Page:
Actors: Xu Zheng, Karen Mok
Director: Leste Chen
Format: Color, Dolby, NTSC, Subtitled, THX, Widescreen
Region: Region 1
Number of discs: 1
Studio: Well Go USA
DVD Release Date: April 5, 2016
Run Time: 104 minutes
As I watched The Great Hypnotist, I couldn’t help but feel that there was something being lost in the translation. There is a fantastic tradition of dialogue-heavy narratives with two characters verbally dueling through a series of twists and revelations, and this certainly seems to be a fitting categorization for this film as well, but it had little success in captivating my attention. This is why I wondered if it was the subtitle translation preventing me from becoming gripped by the dialogue, or if it were merely uninspired writing to blame.
The basic premise for The Great Hypnotist is also vaguely familiar, setting up the narrative with an expositional sequence introducing us to world renowned psychologist, Ruining Xu (Xu Zheng). The plot moves along quickly in the beginning, but this is only in its rush to get to the primary chunk of the narrative, which slows down the pace dramatically. He agrees to take on a new patient named Xiaoyan Ren (Karen Mok) and their first session is the remainder of the film. Xiaoyan is able to match Ruining’s intelligence and the dialogue becomes a battle of wit and will between the two.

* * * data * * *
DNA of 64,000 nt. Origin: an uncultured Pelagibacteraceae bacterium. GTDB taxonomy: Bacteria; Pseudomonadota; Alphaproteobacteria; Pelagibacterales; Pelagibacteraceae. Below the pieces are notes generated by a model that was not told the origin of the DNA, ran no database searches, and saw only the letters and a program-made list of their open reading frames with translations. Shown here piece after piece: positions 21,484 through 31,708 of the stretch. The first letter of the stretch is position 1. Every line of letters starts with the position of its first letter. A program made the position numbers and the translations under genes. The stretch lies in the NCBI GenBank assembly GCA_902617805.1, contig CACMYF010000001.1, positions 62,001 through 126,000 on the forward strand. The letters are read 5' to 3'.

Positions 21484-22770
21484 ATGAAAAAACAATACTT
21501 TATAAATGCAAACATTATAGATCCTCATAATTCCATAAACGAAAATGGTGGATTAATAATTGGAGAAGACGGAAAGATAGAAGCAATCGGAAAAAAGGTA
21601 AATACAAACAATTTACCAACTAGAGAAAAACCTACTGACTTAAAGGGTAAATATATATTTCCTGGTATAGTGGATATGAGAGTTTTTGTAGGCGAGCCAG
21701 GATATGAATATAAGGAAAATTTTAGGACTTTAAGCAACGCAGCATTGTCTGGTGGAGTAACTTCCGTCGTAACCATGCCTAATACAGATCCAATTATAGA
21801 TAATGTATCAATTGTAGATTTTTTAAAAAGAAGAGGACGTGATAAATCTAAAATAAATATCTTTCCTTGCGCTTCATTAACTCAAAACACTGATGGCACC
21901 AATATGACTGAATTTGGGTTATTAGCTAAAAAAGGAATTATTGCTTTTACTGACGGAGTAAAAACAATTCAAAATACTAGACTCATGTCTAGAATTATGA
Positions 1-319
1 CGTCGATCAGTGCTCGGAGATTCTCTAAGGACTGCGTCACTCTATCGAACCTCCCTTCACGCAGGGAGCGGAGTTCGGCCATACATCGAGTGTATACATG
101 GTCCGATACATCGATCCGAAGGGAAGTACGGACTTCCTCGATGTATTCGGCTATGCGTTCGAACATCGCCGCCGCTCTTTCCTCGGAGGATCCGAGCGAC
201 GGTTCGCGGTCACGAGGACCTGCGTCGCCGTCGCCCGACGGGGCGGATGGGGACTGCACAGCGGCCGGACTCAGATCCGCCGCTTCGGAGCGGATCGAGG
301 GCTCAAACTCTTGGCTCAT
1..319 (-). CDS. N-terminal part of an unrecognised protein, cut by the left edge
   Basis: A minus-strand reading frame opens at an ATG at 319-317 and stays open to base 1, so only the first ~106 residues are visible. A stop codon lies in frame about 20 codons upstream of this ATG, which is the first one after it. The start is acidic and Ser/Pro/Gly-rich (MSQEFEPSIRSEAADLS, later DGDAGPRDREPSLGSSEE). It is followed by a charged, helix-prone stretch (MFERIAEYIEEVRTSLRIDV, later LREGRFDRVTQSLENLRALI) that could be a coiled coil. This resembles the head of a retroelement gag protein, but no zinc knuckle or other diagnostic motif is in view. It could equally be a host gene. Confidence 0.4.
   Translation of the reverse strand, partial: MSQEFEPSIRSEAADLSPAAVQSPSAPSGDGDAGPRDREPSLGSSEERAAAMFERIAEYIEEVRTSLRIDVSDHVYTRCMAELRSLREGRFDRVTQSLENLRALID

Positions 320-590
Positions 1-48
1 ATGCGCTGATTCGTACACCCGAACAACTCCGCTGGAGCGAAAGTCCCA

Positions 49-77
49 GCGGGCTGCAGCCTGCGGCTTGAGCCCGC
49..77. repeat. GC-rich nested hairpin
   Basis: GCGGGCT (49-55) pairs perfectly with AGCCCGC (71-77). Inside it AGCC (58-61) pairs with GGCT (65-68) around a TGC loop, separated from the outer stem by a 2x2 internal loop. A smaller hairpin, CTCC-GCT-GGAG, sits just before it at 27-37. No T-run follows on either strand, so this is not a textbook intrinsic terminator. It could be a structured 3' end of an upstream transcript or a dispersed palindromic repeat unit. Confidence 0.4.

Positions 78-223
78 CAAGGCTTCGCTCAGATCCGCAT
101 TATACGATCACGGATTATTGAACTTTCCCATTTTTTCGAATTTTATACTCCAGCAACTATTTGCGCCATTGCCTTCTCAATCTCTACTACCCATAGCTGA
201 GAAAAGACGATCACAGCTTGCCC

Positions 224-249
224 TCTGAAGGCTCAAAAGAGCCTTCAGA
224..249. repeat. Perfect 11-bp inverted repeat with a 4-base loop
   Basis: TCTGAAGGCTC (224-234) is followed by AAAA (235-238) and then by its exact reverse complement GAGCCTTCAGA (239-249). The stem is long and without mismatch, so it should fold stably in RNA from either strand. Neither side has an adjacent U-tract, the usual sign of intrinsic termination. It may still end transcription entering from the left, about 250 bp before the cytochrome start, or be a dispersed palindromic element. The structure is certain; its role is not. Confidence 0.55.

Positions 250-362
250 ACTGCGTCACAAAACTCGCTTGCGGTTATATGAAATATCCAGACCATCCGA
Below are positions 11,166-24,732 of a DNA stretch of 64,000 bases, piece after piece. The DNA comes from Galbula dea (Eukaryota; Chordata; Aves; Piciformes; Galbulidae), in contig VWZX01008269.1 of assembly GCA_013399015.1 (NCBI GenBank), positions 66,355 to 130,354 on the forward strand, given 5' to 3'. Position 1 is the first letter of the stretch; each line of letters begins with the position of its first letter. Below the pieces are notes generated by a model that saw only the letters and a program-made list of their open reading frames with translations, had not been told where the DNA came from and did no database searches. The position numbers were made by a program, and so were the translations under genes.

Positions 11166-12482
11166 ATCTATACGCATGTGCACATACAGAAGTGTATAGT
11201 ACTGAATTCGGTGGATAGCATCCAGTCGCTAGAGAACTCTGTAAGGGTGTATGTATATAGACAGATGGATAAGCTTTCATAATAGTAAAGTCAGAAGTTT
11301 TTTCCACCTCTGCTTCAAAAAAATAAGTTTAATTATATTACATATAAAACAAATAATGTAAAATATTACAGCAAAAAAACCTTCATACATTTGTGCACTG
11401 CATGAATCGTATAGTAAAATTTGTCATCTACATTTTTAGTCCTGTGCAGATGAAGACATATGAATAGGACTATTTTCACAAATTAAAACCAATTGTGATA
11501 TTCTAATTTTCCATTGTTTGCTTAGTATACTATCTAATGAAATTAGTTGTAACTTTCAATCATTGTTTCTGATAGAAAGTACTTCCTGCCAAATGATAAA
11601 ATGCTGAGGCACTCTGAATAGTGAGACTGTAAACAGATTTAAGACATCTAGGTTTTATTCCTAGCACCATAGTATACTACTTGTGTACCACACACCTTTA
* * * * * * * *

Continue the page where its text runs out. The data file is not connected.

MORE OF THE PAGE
There are many twists and turns in the narrative, which I won’t reveal here, though I will say that the revelation was not nearly as impactful as the mystery itself. There is also some stylistic misdirection which may lead some audiences to believe that the film belongs in a different genre than suspense. While I’m glad that this did not devolve into a ghost story, I’m not sure that the approach to the material highlight’s the screenplay’s strengths. This is a thoughtful drama which should be grounded by the performances of its leads, but instead tries throwing flashy visuals and eerie suspense at the audience as a distraction until the final reveal. My disinterest in the film may be partially due to my inability to understand Mandarin, but there are some aspects of visual storytelling which cannot be explained away by a language barrier.
Entertainment Value: 6/10
Quality of Filmmaking: 6.5/10
Historical Significance: 3/10